kadmin:  ktadd -k /tmp/user2.keytab [email protected]
Entry for principal [email protected] with kvno 2, encryption type aes256-cts-hmac-sha1-96 added to keytab WRFILE:/tmp/user2.keytab.
Entry for principal [email protected] with kvno 2, encryption type arcfour-hmac added to keytab WRFILE:/tmp/user2.keytab.
Entry for principal [email protected] with kvno 2, encryption type des3-cbc-sha1 added to keytab WRFILE:/tmp/user2.keytab.
Entry for principal [email protected] with kvno 2, encryption type des-cbc-crc added to keytab WRFILE:/tmp/user2.keytab.

Lets create a service ticket for tomcat and export credentials to a keytab file named tomcat.keytab.

kadmin:  addprinc -randkey HTTP/[email protected]
WARNING: no policy specified for HTTP/[email protected];
defaulting to no policy
Principal "HTTP/[email protected]" created.

kadmin:  ktadd -k /tmp/tomcat.keytab HTTP/[email protected]
Entry for principal HTTP/[email protected] with kvno 2, encryption type aes256-cts-hmac-sha1-96 added to keytab WRFILE:/tmp/tomcat2.keytab.
Entry for principal HTTP/[email protected] with kvno 2, encryption type arcfour-hmac added to keytab WRFILE:/tmp/tomcat2.keytab.
Entry for principal HTTP/[email protected] with kvno 2, encryption type des3-cbc-sha1 added to keytab WRFILE:/tmp/tomcat2.keytab.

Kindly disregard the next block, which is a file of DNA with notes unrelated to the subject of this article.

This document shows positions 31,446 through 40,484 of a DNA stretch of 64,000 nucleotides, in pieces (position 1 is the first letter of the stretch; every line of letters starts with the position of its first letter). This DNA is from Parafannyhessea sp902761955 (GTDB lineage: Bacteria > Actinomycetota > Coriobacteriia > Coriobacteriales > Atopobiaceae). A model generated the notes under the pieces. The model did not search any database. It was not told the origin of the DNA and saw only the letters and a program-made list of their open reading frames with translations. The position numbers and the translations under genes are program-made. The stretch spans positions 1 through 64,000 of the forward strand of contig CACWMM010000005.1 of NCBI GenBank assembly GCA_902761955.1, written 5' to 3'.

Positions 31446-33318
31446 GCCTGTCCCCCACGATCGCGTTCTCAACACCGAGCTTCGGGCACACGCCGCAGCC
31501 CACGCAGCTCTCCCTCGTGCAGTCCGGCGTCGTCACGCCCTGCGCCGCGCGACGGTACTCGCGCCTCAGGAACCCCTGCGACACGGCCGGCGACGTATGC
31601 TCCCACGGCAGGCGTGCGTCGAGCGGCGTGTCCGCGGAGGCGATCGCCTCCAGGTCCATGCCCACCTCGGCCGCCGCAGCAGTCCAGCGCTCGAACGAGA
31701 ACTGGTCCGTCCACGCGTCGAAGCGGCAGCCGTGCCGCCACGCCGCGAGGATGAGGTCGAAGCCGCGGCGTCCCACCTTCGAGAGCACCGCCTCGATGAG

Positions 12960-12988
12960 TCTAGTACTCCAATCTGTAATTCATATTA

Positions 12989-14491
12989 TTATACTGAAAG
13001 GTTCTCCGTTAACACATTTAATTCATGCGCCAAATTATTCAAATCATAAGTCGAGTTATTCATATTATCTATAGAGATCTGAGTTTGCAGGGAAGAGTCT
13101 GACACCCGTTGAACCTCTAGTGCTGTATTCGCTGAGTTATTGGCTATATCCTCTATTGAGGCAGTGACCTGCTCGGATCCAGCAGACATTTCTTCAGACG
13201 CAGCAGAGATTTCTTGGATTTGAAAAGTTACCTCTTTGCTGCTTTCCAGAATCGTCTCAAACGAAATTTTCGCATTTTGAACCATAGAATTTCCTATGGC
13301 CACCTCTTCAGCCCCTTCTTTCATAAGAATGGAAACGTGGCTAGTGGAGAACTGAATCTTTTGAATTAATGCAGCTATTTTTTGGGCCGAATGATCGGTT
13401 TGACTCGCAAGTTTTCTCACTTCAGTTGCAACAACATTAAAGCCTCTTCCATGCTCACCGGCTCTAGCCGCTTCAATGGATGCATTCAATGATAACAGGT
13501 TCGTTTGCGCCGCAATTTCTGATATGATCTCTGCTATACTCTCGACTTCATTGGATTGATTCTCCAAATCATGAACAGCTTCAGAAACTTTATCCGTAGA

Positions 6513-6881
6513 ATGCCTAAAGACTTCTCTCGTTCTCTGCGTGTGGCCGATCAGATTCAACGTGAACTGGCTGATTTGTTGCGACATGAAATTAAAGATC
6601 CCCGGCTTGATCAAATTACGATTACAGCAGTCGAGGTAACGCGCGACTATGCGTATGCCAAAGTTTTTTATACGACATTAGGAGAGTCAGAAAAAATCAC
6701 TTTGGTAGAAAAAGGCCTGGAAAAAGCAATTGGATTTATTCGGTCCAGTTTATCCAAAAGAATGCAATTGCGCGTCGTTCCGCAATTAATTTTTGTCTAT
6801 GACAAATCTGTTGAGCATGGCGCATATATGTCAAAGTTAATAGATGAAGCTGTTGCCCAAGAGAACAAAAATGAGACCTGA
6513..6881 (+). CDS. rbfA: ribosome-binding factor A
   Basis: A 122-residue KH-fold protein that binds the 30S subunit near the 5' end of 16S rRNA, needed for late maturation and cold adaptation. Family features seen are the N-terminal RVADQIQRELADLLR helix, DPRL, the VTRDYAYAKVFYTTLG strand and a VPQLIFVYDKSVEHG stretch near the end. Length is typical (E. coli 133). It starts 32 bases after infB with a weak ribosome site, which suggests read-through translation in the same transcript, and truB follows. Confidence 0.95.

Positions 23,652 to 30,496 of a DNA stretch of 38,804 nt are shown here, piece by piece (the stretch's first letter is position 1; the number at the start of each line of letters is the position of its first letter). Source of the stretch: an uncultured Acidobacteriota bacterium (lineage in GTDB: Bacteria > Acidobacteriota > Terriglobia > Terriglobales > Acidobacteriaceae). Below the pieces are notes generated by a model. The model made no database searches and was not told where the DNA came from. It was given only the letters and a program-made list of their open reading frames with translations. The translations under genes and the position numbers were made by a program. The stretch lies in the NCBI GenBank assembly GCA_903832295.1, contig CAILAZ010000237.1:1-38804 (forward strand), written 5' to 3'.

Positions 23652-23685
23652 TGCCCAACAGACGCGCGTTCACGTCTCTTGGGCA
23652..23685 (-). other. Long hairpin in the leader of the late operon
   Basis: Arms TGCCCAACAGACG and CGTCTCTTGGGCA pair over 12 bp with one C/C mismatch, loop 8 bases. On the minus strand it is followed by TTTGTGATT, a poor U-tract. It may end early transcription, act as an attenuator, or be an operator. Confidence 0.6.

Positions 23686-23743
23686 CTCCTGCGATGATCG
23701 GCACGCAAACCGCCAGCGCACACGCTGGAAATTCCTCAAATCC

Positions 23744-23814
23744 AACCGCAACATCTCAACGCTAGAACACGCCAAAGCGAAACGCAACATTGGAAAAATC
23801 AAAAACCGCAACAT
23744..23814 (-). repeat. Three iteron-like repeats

Entry for principal HTTP/[email protected] with kvno 2, encryption type des-cbc-crc added to keytab WRFILE:/tmp/tomcat2.keytab.

C.2 Setup Windows Domain Controller

This was tested using Windows Server 2012 R2

[Tip]Tip

Internet is full of good articles and videos how to setup Windows AD but these two are quite usefull Rackspace and Microsoft Technet.

  • Normal domain controller and active directory setup was done.
  • Used dns domain example.org and windows domain EXAMPLE.
  • I created various domain users like user1, user2, user3, tomcat and set passwords to Password#.

I eventually also added all ip’s of my vm’s to AD’s dns server for that not to cause any trouble.

Name: WIN-EKBO0EQ7TS7.example.org
Address: 172.16.101.135

Name: win8vm.example.org
Address: 172.16.101.136

Name: neo.example.org
Address: 172.16.101.1

Service Principal Name(SPN) needs to be setup with HTTP and a server name neo.example.org where tomcat servlet container is run. This is used with tomcat domain user and its keytab is then used as a service credential.

PS C:\> setspn -A HTTP/neo.example.org tomcat

I exported keytab file which is copied to linux server running tomcat.

PS C:\> ktpass /out c:\tomcat.keytab /mapuser [email protected] /princ HTTP/[email protected] /pass Password# /ptype KRB5_NT_PRINCIPAL /crypto All
 Targeting domain controller: WIN-EKBO0EQ7TS7.example.org
 Using legacy password setting method
 Successfully mapped HTTP/neo.example.org to tomcat.

Appendix D. Troubleshooting

This appendix provides generic information about troubleshooting errors and problems.

[Important]Important

If you think environment and configuration is correctly setup, do double check and ask other person to check possible obvious mistakes or typos. Kerberos setup is generally very brittle and it is not always very easy to debug where the problem lies.

Cannot find key of appropriate type to decrypt.